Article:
Friday, September 12, 2014

Album Review: Swamp People, Music Inspired by the TV Series

Good day!

This CD review was originally published in the August 22, 2013 edition of Blues Blast Magazine. Be sure to check out the rest of the magazine at

Various Artists – Swamp People, Music Inspired by the TV Series

Rounder Record Company

13 tracks / 48:40

I do not watch much television, let alone reality shows, so I was a bit nonplussed when the Swamp People, Music Inspired by the TV Series CD showed up in my mailbox. I am not familiar with the show and figured that it would be a compilation of mood music and kitschy dialogue from the show. I was wrong – this disc is chock full of first-rate blues, country, Zydeco, bayou, soul and roots music.

In case you are in the same boat as me, Swamp People is a reality show that has been broadcast on History since 2010. The show follows groups of Cajun alligator hunters as they ply their trade in Louisiana. It is quite a hit for the network, with millions of viewers for each episode. Who knew?

The songs on Swamp People, Music Inspired by the TV Series are not really derived from the show, but instead fit in with its theme. There is only one original track (the theme song, “Swamp People”), and most of the rest of the collection pre-dates the show, sometimes by decades. There are famous classic recordings mixed in with more obscure new music, and it all fits in well with the premise of the program.

The title track, Steel Bill’s “Swamp People,” is the newest song of the bunch and it was written specifically for the show. Its country rap stylings and lyrics remind me of what Kid Rock has been doing for the past decade. It will probably not become a classic, but Billy Joe Tharpe did a good job of making it match up with the subject matter of the show.

Things really pick up after this, and the rest of the album is fantastic. The Rounder folks did a nice job of combing their catalog for gems, and they stuck with the alligator theme whenever possible. First up is Jerry Reed’s “Amos Moses,” a hilarious country song from 1970 that details a one-armed gator hunter’s troubling upbringing and brushes with the law. Tony Joe White’s “Polk Salad Annie” is another winner. This swamp rock hit from 1968 was written by drawing from his hardscrabble upbringing on a Louisiana cotton farm. The lyrics are funny and a bit corny, but he pulls it off and it is a great song. Elvis covered it, you know…

The other king, Hank Williams, makes an appearance on Swamp People, Music Inspired by the TV Series. This CD would not have been complete without “Jambalaya (on the Bayou),” his 1952 country hit. There have been so many covers of this song that it was refreshing to hear his original again, which adds a bit of Cajun flavor as he recounts the life of partying and eating in the Louisiana style. If this song is not in your library, you are missing out.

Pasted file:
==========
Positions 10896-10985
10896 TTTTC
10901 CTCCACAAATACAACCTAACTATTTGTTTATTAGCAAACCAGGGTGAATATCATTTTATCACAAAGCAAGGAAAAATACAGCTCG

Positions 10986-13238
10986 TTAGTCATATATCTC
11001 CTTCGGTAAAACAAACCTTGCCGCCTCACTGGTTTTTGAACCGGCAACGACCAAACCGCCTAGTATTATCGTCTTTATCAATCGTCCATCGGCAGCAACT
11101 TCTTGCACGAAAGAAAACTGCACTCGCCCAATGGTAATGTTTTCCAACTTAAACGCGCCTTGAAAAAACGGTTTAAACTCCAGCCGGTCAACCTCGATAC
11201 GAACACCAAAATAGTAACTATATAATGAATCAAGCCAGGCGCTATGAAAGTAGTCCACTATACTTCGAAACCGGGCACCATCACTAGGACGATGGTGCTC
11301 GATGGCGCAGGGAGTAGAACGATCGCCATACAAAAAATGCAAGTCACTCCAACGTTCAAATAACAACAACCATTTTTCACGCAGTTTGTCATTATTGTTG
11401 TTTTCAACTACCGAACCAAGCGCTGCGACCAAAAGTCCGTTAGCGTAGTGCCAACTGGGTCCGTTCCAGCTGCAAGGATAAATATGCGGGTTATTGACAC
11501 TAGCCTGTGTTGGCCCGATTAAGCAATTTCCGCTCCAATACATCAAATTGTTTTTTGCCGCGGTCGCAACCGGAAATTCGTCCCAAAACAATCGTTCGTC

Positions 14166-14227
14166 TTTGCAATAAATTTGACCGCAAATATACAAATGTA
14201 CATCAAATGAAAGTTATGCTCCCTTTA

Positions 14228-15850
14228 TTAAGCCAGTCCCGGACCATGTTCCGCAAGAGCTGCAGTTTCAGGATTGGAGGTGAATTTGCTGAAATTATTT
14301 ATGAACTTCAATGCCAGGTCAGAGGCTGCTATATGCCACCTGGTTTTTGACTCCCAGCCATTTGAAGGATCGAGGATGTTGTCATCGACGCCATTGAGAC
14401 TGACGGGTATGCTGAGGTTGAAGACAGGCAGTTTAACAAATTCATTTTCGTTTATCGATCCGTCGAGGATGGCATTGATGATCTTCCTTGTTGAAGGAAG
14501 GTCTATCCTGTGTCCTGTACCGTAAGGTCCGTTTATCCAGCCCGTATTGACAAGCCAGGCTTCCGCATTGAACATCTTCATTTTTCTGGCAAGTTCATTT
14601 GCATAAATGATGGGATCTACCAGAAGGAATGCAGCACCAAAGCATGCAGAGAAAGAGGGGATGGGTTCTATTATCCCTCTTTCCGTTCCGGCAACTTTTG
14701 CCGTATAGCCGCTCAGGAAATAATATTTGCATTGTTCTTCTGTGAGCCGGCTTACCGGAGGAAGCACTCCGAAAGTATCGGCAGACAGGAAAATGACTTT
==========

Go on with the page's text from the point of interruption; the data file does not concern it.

One song that I never saw coming was The Neville Brothers’ “Fire on the Bayou.” I had not heard this 1981 soul/funk piece in the longest time, and it features the tight back line and beautiful vocal harmonies that these gentlemen are known for. The Neville Brothers are native sons of New Orleans, making the inclusion of this hit all the more appropriate.

A couple of neat instrumentals were thrown into the mix, too. Buckwheat Zydeco’s “Zydeco La Lauisianne” has a frenetic party pace and some lovely accordion work, and Amanda Shaw’s “French Jig” is full of fantastic Cajun fiddle. This young lady is one to watch, as her singing is just as good as her violin playing. Though she is only 22, she has already released four very good albums, and we will be seeing a lot more of her.

The album finishes off with an obvious choice, “See You Later, Alligator.” But instead of the popular (and predictable) Bill Haley and the Comets version, they went with the original performed by Bobby Charles, who is the man who wrote the song in the first place. Charles’ original is in the New Orleans blues style with some nifty drum work, and I prefer it over Haley’s rock and roll cover. To me, this is the standout track on this project.

So, do not judge Swamp People, Music Inspired by the TV Series by its title or by the show that inspired it. If you write it off because you dislike the show you will miss out on a fabulous amalgamation of Southern music. This stuff was recorded by the best the business has to offer over the past 50 years, so check it out if you get the chance!


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